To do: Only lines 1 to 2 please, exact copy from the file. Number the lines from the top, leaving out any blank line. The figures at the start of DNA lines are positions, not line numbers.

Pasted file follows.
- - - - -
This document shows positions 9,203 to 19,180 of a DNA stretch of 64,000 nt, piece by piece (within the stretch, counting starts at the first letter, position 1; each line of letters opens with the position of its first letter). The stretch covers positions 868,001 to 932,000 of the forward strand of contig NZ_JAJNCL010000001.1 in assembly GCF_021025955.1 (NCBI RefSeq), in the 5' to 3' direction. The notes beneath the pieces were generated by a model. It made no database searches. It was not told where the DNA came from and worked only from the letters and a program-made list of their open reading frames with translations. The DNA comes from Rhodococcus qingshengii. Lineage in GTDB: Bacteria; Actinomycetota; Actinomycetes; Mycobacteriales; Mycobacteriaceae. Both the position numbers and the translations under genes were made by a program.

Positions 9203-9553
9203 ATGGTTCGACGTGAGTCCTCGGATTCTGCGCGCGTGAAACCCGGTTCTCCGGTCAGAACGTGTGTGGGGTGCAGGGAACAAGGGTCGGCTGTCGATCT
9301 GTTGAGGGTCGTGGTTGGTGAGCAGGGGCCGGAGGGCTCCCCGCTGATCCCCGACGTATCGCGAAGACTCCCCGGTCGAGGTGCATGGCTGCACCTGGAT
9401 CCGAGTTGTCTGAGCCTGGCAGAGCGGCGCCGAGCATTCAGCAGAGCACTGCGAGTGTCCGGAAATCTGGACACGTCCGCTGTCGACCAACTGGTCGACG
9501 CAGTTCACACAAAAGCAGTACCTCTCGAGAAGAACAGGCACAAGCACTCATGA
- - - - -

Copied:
This document shows positions 9,203 to 19,180 of a DNA stretch of 64,000 nt, piece by piece (within the stretch, counting starts at the first letter, position 1; each line of letters opens with the position of its first letter). The stretch covers positions 868,001 to 932,000 of the forward strand of contig NZ_JAJNCL010000001.1 in assembly GCF_021025955.1 (NCBI RefSeq), in the 5' to 3' direction. The notes beneath the pieces were generated by a model. It made no database searches. It was not told where the DNA came from and worked only from the letters and a program-made list of their open reading frames with translations. The DNA comes from Rhodococcus qingshengii. Lineage in GTDB: Bacteria; Actinomycetota; Actinomycetes; Mycobacteriales; Mycobacteriaceae. Both the position numbers and the translations under genes were made by a program.

Positions 9203-9553